The distinction between what is universal in mythology and religion (elementargedanken) and what is provincial and separate (volkergadanken) is VERY important. Why universal myths occur everywhere, in every culture and in every century is a psychological problem. Carl Jung calls the universal myths “archetypes of the unconscious”.

Campbell drew a picture of a circle which represents the soul/psyche.  At the center is a dot which represents the self.  There is a line drawn just above the dot which represents the self.  This is the threshold of consciousness   Above the line is a mental, waking consciousness.  Below the line is the consciousness of the body, itself.  Jung uses the term for the totality, “the Self”.  This is not the same thing as the Hindu Atman (undifferentiated consciousness).  Jung is talking about consciousness enclosed in a specific human body which is conditioned by the body in which it resides (male, female, old, young, healthy, decrepit.)  This is the reality in which we have to reside. There is no use wishing we resided elsewhere. The center of consciousness is the “ego”.  The “I”.  It’s mode of judgment is not in accord with that of the body/nature.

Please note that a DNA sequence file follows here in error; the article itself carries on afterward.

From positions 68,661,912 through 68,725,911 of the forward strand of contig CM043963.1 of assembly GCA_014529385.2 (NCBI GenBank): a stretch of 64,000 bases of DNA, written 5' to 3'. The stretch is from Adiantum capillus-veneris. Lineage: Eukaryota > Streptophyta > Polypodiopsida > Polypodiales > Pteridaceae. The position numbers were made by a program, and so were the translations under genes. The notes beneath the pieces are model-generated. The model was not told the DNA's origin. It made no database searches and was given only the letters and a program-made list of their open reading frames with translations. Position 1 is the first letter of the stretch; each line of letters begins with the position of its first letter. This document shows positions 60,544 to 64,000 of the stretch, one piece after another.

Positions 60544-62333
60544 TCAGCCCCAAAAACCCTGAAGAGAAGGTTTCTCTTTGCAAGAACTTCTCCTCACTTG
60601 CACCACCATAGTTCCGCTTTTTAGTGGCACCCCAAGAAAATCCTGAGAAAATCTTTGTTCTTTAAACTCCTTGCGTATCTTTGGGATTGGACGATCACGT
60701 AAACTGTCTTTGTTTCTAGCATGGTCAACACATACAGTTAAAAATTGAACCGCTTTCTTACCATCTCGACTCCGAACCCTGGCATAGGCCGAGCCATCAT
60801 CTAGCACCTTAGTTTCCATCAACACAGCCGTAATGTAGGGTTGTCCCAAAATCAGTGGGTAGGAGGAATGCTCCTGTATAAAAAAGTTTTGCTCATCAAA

Culture is a cooperation between the self (below the threshold of consciousness) and the ego (above the threshold of consciousness).  Mythology is the language of the Self speaking to the ego system. The ego system has to learn how to read it. This is something we have forgotten.

The shadow (below the threshold of consciousness) is the blind spot of the ego – the part of which our ego has no consciousness whatsoever.  This could be equated to the Freudian unconscious. The shadow is the order of the personal unconscious.

The Self is a function of the biology of the body.  So we have a basic human biology and a system of individual experience. Both exist in the unconscious realm as far as our ego knowledge is concerned.  It is out of these centers which dreams come.   Dreams are primarily, personally oriented from the shadow system.  The imagery of myths, on the other hand, is out of the general system.  There are dreams that can be interpreted through personal association, but others have to be interpreted strictly mythologically.

At the level above the ego is the Persona/Personae. This is the mask that we wear.  Each society has its wardrobe of Personae for its individuals to wear. These are the volkergadanken and they differ from one society to another.